So, what to do when you are asked to signing one of these letters?
First of all, recruiters understand that life changes and it can be difficult to predict what your availability will be three months, six months, even a year from now. And with donors often taking at least this long to award a project — and sometimes cancelling them before they are awarded — they do not realistically expect you to be sitting on standby indefinitely without a paycheck on a “maybe.” What they are looking for is a good faith statement that you will do your best to be available should they win — and will not put yourself on a competitor’s bid for the same project. The letters are not legally binding contracts by any means and would not hold up in court in the extremely unlikely scenario of an employer seeking legal recourse for not being available.
If you are uncomfortable signing such letters, here are some tips for negotiating this tricky scenario:
Know whether the letter of commitment or exclusivity is in fact a requirement of the RFP or RFA or something the bidder has actively chosen to include on their own. If the former, then declining to sign a letter will likely mean they will not include you in their proposal — and likely none of the competing firms as well — and can sour your relationship with the employer. They are just trying to comply with the rules. If the latter, there may be more room for negotiation. (You can find this out by reading the full solicitation notice, which are usually publically available documents.)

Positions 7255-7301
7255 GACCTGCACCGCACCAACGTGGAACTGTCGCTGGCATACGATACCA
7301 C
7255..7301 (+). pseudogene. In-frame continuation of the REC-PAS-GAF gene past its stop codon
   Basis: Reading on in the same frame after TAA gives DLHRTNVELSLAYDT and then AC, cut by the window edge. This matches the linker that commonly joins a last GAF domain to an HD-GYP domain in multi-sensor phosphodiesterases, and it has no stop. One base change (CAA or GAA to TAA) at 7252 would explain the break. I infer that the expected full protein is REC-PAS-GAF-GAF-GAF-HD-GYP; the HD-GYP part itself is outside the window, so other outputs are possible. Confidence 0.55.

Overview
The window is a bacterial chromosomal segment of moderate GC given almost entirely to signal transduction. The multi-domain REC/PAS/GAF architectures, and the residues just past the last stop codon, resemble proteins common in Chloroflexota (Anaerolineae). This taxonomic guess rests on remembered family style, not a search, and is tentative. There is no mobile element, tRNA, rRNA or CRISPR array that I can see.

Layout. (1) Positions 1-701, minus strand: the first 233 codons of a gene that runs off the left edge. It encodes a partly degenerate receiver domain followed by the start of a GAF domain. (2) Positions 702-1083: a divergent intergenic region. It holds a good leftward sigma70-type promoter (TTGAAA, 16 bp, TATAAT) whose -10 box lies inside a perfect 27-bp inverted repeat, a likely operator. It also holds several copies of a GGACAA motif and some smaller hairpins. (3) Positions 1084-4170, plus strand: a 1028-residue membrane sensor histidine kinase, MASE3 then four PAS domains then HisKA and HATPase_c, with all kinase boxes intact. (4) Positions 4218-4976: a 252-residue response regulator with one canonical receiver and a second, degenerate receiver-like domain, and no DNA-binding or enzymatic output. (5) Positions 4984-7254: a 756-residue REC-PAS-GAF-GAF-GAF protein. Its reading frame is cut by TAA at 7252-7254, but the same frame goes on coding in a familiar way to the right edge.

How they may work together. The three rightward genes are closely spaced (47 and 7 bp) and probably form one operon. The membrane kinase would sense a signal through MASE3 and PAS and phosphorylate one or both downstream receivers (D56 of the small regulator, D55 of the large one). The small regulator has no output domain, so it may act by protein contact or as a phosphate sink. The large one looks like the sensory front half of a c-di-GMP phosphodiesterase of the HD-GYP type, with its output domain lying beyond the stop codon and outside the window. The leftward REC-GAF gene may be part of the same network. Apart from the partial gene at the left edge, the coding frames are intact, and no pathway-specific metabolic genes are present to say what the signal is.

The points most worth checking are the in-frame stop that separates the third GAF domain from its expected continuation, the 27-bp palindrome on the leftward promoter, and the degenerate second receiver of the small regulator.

While an employer may provide a template letter for you to sign — and again, this could be included as a requirement in the RFP — you can try and negotiate less definitive language. For example, rather than stating you are “committed to being available” you can say you “intend to be available.”
Make sure that the letter states exclusivity for this specific RFP or RFA only. If a hiring organization tries to get you to sign a letter of exclusivity for all proposals and positions, then you can certainly push back.
Be open and honest with the recruiter. Do not see recruiters the enemies but rather partners in achieving a mutually beneficial relationship. Their goal is to win the project and secure funding for their organization. Your goal is to be able to work on that project. If they think you have the right expertise to win the project, they need you as much as you need them. If you are honest with the recruiter — as well as keep them updated with any new job offers while they wait to hear about the award — you can maintain your integrity and reputation with the employer even if you ultimately have to turn down the work.
Several recruiters have shared recently that they noticed USAID backing away from requiring these letters and in some solicitations even explicitly disallowing them. So we may be seeing the tides change as donors realize the undue burden this puts on both the employer and the proposed employee.
Do you have any suggestions for navigating the complex world of proposal staffing? Do you think donors should require key personnel or should they wait until a project is awarded to identify staff? Please leave your comments and tips below.